Reed City church improves hearing loop
REED CITY — It was talked about for a good long time, but many people didn’t seem to hear how valuable it could be for certain people within the church to get in the loop.
The “Loop” is actually a hearing loop. It is meant to help those with hearing problems, specifically those with hearing aids and the needed “hearing loop,” hear better.
While it didn’t become a reality some time back when it was first discussed, when it was thought to be cost prohibitive, more and more members of Reed City United Methodist Church have reached the age when at least thinking about having a hearing aid is a distinct reality.
For many, the cost of not having access to the hearing loop also means they no longer have access to the church services, the sermons, the enjoyment of Sunday’s Christmas program presented by the children of the church, or just being a part of.
That has changed thanks to donations and on-going contributions that have allowed the church to become the first, or at least among the first, church in this area to have such a system installed.
First talked about months, even years ago, it happened last week.
After the church council approved it, Larry Zomer “sold” it to the congregation. He addressed church members a couple of consecutive Sundays, first talking normally, then so quietly no one even the hearing Unimpaired couldn’t hear him, then switched to garbly, and said that’s what many members now try to deal with every Sunday morning.
He noted it wasn’t fair, and didn’t allow the Word to be brought to the people.
And so it was, a plea went out to help provide for the new hearing loop system. The plea was answered thanks to those who could help others too. The Young at Hearts senior group immediately offered to contribute a portion to make sure those who could not afford to have the hearing loop installed in their own hearing aids, now would be able to do so.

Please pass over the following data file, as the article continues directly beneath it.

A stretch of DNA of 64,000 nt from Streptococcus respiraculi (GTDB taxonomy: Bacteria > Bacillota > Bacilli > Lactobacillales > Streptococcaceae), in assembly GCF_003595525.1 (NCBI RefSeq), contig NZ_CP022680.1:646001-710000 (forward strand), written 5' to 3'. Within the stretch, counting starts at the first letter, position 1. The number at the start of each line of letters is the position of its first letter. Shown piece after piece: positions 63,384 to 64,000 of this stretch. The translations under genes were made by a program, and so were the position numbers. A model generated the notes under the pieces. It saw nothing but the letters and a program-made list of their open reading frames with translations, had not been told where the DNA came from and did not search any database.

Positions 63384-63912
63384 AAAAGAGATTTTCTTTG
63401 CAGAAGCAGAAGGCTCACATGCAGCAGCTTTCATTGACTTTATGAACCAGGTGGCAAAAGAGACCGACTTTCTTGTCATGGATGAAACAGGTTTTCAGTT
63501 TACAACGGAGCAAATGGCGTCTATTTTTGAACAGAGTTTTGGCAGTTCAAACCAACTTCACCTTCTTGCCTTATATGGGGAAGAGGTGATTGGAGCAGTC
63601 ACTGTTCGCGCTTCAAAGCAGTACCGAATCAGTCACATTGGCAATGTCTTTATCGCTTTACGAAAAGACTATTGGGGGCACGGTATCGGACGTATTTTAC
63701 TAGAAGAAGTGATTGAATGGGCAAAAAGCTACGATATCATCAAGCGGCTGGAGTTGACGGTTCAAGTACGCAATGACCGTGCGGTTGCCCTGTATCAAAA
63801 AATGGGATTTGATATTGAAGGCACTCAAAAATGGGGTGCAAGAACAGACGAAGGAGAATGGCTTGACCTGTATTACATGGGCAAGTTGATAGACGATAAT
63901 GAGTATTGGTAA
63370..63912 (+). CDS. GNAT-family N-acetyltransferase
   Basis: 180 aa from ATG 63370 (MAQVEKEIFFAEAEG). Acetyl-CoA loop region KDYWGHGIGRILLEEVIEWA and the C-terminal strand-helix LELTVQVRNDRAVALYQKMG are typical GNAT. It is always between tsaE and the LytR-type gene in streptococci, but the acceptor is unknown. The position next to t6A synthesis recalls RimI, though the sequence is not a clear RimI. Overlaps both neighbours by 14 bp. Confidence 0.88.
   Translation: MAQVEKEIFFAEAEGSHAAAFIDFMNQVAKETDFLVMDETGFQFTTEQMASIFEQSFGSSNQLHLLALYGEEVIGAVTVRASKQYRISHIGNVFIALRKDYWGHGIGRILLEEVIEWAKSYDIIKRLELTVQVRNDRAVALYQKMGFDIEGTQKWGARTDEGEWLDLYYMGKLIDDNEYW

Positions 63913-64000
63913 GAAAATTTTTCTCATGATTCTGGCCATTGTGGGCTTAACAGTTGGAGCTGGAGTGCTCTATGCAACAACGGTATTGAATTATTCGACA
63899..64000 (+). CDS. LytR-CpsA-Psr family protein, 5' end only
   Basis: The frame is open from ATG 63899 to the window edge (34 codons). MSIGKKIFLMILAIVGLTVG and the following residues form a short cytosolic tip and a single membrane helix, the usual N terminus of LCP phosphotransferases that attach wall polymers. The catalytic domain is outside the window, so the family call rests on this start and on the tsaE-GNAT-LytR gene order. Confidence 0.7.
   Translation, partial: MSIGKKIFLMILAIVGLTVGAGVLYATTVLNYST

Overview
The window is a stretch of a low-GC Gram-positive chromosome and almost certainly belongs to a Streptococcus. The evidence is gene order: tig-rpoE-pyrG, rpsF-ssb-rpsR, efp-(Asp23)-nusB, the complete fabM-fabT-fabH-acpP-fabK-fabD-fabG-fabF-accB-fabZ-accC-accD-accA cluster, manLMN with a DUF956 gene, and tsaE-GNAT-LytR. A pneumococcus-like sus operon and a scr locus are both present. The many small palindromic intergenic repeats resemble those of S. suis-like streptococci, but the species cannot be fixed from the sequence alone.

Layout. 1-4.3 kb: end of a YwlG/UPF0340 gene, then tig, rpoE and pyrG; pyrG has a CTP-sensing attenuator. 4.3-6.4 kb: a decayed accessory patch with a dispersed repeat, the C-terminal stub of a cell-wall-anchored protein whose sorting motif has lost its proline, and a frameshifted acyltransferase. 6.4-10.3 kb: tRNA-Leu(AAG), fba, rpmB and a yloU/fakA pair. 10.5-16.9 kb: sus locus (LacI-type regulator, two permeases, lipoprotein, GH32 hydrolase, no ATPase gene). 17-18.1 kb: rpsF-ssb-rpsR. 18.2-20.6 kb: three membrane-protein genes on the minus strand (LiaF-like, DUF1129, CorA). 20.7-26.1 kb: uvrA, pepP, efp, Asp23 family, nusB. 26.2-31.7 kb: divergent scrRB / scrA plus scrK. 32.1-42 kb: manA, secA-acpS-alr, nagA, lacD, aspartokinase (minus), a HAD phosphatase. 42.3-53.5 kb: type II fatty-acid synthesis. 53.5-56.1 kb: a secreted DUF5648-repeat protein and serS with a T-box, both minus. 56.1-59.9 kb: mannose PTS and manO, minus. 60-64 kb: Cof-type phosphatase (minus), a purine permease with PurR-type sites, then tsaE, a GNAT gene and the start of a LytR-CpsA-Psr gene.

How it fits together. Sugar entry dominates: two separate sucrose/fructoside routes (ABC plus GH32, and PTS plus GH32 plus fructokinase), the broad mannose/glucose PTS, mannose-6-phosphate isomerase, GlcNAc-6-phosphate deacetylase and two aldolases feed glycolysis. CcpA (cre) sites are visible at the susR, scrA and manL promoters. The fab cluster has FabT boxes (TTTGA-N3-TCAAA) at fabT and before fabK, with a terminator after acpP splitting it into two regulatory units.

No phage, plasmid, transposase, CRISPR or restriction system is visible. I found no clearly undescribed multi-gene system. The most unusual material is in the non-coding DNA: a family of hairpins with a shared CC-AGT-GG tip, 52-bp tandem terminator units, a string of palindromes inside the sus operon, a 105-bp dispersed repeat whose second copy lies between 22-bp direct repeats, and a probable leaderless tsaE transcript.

Contacts were made in within the past week, the carpet was cut, the cement beneath sawed with a little crevice surrounding the pew areas throughout the church, the lines placed within, and hookups made to the sound system, cement dust cleaned up, carpet placed, and on Sunday, the big test was at hand.
It was a special morning. The morning service included the children’s Christmas program, and lots of visitors came to see and in many cases, for the first time in many years, hear the program from start to finish. One lady had tears in her eyes after, saying it was the first time it wasn’t “all muffled.”
Pastor Kathy Cadarette said before the service began as she looked out over the congregation, that the smile on one lady’s face said it all. She could hear what was going on. There was no longer a barrier.
The difference between changing the volume in hopes some may be able to pick up the service in a different range, is that with the loop, it feeds directly into the hearing aid. Used in airports throughout the country to make sure hearing impaired passengers will know when to board and hear other important messages, it is a blessing, one man noted, “and now we have the same blessing right here in our church.”
Healings, in a sense, hearing restored. Three little words uttered by one man: “I can hear!”